Trailblazing habitat creation and restoration work funded by Severn Trent Water making a real difference

A range of exciting habitat projects, being delivered by Nottinghamshire Wildlife Trust with funding support from Severn Trent Water and the Environment Agency highlighted by Natural England Chairman Tony Juniper as demonstrating the partnership approach needed to create a flourishing Nature Recovery Network, have made great progress despite the challenges of lockdowns.
EA visit with Janice Bradley

Teams from the Wildlife Trust, Severn Trent Water & the Environment Agency recently visited the Idle Washlands and Idle Valley Nature Reserve in north Nottinghamshire to view the progress made with efforts to boost habitat for species including water voles and wading birds and to reintroduce beavers to the county for the first time in 400 years.

The projects form part of a major programme being delivered by the partners which also includes work with farmers and landowners to improve habitats for wildlife on their land as well as efforts to conserve soils and minimise pollution in vital water courses.

During a visit to view the projects last year Tony Juniper welcomed the work as a major contribution to the Nature Recovery Network and called on other companies to follow suit.

The recent site visit include a new area of wetland habitat, including feeding areas for wading birds at Gringley-on-the-Hill and Idle Valley Nature Reserve where the Wildlife Trust is currently creating one of the largest beaver enclosures in England in preparation for a planned re-introduction of the native mammals later this year.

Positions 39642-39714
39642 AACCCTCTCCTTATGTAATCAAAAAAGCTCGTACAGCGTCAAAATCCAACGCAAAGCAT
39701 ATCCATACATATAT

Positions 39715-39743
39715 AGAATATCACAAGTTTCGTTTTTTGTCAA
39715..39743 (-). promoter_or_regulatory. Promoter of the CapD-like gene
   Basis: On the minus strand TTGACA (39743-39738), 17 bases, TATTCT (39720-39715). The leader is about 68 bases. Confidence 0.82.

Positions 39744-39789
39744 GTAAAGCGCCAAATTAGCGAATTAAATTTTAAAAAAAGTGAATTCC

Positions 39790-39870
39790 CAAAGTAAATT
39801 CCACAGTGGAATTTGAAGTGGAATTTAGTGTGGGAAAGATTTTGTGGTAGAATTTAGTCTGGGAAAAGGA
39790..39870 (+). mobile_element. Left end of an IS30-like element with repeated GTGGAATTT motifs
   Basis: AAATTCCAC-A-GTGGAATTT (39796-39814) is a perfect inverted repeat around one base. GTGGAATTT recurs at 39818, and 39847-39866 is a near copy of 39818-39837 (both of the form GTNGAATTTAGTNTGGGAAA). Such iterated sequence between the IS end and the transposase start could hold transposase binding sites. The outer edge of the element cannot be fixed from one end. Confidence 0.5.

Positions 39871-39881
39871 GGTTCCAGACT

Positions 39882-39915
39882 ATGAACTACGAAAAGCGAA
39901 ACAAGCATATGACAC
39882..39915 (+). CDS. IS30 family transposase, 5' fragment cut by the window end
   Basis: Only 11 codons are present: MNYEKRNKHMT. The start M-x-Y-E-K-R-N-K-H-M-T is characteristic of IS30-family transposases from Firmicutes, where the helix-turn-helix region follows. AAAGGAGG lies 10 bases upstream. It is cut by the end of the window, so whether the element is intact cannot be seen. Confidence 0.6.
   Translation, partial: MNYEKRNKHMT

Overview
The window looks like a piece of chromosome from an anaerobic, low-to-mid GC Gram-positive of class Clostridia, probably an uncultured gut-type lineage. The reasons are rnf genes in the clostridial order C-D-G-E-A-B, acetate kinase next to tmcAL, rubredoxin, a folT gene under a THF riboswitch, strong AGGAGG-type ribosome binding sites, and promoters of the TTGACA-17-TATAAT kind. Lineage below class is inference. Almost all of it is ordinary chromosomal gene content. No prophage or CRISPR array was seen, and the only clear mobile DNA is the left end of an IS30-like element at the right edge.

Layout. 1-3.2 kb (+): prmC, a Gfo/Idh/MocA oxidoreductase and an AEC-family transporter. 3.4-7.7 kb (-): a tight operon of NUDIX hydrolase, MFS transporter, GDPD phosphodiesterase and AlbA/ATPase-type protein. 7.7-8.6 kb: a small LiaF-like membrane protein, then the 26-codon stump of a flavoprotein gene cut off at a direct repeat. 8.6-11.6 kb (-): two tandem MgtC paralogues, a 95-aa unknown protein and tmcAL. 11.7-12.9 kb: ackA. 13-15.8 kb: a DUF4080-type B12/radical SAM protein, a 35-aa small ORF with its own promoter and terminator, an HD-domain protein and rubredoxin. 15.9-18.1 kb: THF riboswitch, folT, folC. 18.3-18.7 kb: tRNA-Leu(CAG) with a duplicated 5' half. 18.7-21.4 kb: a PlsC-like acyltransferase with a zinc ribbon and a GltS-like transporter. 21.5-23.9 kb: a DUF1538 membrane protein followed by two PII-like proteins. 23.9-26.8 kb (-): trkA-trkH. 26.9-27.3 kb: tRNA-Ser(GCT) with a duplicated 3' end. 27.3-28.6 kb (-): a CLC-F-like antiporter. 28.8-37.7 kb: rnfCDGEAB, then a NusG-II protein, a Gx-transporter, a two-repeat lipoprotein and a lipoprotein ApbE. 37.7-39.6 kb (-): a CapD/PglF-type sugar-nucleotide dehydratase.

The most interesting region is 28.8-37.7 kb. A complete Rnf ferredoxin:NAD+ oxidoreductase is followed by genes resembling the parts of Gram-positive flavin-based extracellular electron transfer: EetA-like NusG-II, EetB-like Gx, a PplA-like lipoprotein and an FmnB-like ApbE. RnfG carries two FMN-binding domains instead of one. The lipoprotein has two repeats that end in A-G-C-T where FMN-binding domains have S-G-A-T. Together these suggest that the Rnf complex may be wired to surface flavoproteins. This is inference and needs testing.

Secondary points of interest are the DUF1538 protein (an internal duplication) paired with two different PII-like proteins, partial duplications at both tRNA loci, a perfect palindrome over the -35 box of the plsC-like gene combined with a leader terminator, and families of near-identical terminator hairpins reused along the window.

Speaking about the projects Senior Conservation Officer Mark Speck said: “It is so exciting to have the funding support and backing of partners such as Severn Trent Water & the Environment Agency to enable us to make real progress with much needed habitat creation and restoration across the Idle Valley. Whilst many people will be aware of our work at Idle Valley Nature Reserve at the southern end of the Valley fewer people know the extent of our work across the valley working with a range of landowners on a range of exciting projects to benefits species including the threatened water vole and wading birds such as lapwing and redshank. The Idle Valley is a hugely important haven for wildlife and we’re delighted to be able to invest in new habitats to support nature’s recovery.”

Whilst many people will be aware of our work at Idle Valley Nature Reserve at the southern end of the Valley fewer people know the extent of our work across the valley working with a range of landowners on a range of exciting projects to benefits species
Mark Speck, Senior Conservation Officer
Nottinghamshire Wildlife Trust

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The Idle Valley Nature Reserve is the Trusts largest, so working along side neighbouring landowners is vital in the ambition to achieve a Nature Recovery Network.

Idle Valley Nature Reserve